The World Series opens Wednesday night in Fenway Park and on Fox TV with the Boston Red Sox going for their second championship in four years -- also their second in 89 years -- against the Colorado Rockies, who have never been this far in a mere 15 seasons on the planet.
The Rockies are hotter than any team's ever been hot coming into a World Series. They're perfect in seven postseason games, on a 10-game winning streak overall and winners of 21 of their last 22.
But that means nothing.
You're hot until you're not in baseball, and there's no predicting when hot will become not. Every game is a discrete event, with different starting pitchers meaning that today's team might be vastly different from yesterday's.
If momentum meant anything, more teams would go on 21-1 runs more often. Plenty of teams win six or eight or 10 in a row, after all, so momentum ought to keep those streaks going more than once every few decades. The last team to come into the World Series on a run anything like Colorado's was the 1935 Chicago Cubs, who won 21 straight games before losing the last two of the season at St. Louis.
Those games were meaningless, the pennant already having been clinched, but even counting them, the Cubs had won 21 of 23 entering the World Series against the Detroit Tigers. Then they lost Game 1 -- that was the bitter-cold Detroit day that fight manager Joe Jacobs attended his first baseball game and, asked what he thought, uttered the immortal phrase "I shoulda stood in bed" -- and eventually lost the Series in six. So much for momentum.
But here's the thing: Even if there were such a thing as momentum in baseball, even if the Rockies really could count on playing well today just because they played well yesterday, it wouldn't matter because the Rockies didn't play yesterday. Or the day before that. Or the six days before that.
They've been idle for a major-league record eight days. There are pitchers scheduled to start games in this World Series who weren't born when the Rockies eliminated the Arizona Diamondbacks in the National League Championship Series.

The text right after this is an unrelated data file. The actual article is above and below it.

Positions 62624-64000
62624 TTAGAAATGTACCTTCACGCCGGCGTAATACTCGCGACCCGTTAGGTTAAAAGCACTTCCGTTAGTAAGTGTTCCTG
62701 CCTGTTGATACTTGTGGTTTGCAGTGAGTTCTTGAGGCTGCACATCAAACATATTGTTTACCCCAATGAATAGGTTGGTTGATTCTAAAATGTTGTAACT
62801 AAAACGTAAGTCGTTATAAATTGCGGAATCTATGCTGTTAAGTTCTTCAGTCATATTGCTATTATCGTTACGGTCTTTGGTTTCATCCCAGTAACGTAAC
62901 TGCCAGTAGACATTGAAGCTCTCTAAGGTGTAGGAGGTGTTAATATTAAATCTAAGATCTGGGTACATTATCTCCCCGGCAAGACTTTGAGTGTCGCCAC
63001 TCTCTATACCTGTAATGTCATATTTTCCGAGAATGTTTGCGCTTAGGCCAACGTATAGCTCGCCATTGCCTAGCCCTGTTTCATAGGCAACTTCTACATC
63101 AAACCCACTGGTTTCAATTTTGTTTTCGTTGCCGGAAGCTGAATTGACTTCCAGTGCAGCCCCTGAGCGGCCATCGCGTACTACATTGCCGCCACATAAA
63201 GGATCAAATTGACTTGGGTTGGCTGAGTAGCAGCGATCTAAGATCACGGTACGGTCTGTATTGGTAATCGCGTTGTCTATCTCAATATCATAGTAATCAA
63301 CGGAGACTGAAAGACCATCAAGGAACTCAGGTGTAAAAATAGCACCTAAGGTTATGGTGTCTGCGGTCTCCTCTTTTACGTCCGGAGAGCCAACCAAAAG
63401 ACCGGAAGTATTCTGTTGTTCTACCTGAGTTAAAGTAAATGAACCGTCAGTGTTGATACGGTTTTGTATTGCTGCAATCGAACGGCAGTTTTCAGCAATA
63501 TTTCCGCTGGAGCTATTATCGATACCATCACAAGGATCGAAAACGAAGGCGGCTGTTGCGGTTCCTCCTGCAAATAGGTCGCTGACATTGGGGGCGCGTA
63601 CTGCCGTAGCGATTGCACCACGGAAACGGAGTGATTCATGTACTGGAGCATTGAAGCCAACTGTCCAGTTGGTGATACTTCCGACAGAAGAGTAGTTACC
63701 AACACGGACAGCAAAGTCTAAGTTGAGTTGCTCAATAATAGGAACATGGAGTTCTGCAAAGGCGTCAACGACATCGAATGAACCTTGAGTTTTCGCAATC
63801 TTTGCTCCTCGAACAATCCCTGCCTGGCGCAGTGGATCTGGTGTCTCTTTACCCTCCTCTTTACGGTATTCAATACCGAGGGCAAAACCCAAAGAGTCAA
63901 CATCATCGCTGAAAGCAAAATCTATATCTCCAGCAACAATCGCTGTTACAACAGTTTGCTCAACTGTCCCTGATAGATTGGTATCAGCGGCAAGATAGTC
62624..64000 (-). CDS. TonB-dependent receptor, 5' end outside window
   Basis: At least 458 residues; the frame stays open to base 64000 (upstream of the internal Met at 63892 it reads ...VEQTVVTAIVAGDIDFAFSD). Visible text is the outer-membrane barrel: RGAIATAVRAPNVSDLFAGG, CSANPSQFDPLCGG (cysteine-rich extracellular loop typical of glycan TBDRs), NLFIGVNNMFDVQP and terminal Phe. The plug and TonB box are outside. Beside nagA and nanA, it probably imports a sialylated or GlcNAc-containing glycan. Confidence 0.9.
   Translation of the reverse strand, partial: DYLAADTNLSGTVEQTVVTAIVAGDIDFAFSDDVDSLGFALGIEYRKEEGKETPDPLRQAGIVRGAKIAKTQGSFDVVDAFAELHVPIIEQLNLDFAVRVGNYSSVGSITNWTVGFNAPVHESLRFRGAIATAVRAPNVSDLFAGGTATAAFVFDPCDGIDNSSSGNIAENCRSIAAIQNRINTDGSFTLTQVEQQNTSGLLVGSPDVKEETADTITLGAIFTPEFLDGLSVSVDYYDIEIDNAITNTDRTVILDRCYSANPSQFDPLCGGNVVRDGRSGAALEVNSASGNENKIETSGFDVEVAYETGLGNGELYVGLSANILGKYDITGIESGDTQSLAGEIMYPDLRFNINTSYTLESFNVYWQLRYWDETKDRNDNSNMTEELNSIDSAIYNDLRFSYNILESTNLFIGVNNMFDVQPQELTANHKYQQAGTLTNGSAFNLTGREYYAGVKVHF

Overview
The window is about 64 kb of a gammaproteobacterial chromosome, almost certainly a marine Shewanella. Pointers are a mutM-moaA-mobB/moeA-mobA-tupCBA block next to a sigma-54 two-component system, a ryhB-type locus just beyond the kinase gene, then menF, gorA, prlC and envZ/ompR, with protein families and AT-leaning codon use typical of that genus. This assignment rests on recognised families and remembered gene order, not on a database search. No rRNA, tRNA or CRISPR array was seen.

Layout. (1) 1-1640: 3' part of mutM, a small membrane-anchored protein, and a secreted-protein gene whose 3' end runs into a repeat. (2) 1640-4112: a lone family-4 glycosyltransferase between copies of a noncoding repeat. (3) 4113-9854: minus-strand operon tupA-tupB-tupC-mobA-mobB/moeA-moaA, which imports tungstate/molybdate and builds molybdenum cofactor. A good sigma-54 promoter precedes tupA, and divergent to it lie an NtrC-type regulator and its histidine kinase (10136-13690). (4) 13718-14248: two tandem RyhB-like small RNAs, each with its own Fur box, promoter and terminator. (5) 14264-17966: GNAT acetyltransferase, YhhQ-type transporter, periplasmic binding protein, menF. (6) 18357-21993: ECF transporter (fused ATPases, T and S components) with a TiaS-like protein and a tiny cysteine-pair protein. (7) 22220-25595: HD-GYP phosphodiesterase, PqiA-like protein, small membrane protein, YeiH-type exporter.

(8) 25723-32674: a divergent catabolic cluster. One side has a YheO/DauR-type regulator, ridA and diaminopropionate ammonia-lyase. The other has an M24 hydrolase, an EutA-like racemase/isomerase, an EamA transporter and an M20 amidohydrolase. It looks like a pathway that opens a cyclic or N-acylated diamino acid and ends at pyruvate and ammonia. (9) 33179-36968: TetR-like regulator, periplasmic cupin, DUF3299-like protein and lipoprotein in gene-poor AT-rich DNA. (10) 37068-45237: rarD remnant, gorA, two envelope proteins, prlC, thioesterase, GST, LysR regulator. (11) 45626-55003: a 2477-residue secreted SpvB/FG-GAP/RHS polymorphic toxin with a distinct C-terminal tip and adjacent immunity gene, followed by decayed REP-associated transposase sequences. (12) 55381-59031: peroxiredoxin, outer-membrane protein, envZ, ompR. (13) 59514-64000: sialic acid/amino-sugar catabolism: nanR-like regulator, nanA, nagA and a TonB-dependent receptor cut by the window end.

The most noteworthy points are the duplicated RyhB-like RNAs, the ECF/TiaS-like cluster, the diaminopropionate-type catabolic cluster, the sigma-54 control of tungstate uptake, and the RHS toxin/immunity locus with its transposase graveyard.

The Rockies have been standing still, the very opposite of momentum, while the Red Sox have been reeling off three straight wins over the Cleveland Indians to take the ALCS. Boston isn't Colorado-hot, but the Sox have gone 7-3 in the playoffs, and they only had to sit for two days.
They're also a better team. They're the champions of the stronger league, they have playoff experience and they have the best starting pitcher, the best relief pitcher and the two best hitters in the Series.
So here's the prediction: Rockies in seven.
Don't come looking on Page 2 for the logic behind that pick. This column has been right in exactly one of its six postseason predictions, so at this point it's aspiring to the accuracy of a blind squirrel. There are more Red Sox fans than Rockies fans so picking the Rockies will get me more angry letters. I get lonely sometimes.
This Series will be played in two of the more bizarre ballparks in the major leagues, fields that make things tougher than usual for visitors who aren't accustomed to stopping by. Fenway has the Green Monster and all sorts of corners, crannies and angles. Coors Field in Denver has a monstrous outfield to accommodate how far balls fly in the Mile High City's air.
The quirks of those parks, the raucous, almost college football-like crowds at both and the big lumber both teams swing mean this World Series has a chance to be a thriller, which would be nice because the last three, two sweeps and a five-gamer, haven't been.
How hard is it to be a visitor in Denver and Boston?
In the thin air of home, the Rockies haven't had a losing record in interleague play since 2001, though they've had an overall losing record in each of those years except this one. It's a small sample each year, only nine games, but they add up to a 36-18 record against A.L. visitors in Denver since '02. Visitors often complain of fatigue and shortness of breath, and the different way the ball moves in the thin air takes some getting used to.
Counting the 2004 World Series, the Red Sox are 36-11 against National League teams at Fenway Park since 2003, and until this year, they hadn't even lost a home series against an N.L. team in that stretch.